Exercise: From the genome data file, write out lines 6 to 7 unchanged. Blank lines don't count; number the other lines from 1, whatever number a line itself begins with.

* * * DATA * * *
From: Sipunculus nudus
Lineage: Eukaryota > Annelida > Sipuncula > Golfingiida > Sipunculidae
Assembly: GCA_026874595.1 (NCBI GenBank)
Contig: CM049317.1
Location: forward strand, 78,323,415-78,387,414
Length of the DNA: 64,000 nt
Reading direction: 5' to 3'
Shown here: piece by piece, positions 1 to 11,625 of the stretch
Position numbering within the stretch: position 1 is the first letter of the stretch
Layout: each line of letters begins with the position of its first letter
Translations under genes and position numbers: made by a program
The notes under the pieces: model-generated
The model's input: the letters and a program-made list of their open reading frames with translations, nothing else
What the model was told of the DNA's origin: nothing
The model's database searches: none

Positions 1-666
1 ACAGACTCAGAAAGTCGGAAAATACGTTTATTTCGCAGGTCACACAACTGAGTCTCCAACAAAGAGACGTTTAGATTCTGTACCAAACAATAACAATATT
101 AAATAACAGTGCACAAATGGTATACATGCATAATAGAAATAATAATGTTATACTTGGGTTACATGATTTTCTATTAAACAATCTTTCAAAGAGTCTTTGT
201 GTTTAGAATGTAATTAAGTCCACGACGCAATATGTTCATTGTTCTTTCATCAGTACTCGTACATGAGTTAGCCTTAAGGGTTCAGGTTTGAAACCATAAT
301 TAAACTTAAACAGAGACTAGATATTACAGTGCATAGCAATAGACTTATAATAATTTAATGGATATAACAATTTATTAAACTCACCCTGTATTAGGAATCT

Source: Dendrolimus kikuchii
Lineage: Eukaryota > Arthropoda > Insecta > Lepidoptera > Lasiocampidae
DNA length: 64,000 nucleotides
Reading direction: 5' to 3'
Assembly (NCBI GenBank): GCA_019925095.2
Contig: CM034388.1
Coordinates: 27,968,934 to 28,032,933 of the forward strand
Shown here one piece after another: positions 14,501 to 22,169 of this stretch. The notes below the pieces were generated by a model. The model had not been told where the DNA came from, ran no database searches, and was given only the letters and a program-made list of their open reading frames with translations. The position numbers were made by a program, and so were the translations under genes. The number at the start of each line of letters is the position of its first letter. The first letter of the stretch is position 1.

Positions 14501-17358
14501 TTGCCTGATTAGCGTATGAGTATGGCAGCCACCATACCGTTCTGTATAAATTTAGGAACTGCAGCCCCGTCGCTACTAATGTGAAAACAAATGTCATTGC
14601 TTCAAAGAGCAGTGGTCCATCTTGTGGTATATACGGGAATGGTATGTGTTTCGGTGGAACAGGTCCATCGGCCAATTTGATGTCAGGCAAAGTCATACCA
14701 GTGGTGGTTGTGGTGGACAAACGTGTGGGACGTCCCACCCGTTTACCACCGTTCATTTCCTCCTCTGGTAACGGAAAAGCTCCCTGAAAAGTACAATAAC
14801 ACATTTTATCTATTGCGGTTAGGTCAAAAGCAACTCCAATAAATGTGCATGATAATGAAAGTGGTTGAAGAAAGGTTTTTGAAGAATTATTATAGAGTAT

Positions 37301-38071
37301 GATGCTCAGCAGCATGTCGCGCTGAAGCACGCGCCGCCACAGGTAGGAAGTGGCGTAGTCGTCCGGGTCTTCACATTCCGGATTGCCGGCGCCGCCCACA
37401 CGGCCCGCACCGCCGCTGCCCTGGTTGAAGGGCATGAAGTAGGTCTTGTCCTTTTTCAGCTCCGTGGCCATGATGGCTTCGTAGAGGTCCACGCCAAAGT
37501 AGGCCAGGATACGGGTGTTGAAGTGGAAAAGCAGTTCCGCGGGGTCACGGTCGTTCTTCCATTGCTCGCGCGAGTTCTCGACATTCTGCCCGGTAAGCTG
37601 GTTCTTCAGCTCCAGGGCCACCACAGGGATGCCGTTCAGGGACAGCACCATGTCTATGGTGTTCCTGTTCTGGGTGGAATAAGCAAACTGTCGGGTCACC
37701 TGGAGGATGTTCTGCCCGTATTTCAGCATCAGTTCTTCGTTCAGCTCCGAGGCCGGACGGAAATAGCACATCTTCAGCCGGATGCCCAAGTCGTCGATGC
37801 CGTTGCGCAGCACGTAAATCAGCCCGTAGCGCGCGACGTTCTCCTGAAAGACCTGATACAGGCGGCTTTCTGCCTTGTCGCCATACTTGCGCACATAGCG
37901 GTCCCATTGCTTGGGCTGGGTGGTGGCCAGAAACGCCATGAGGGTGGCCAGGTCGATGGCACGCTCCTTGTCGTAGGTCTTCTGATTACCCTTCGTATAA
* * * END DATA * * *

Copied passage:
Length of the DNA: 64,000 nt
Reading direction: 5' to 3'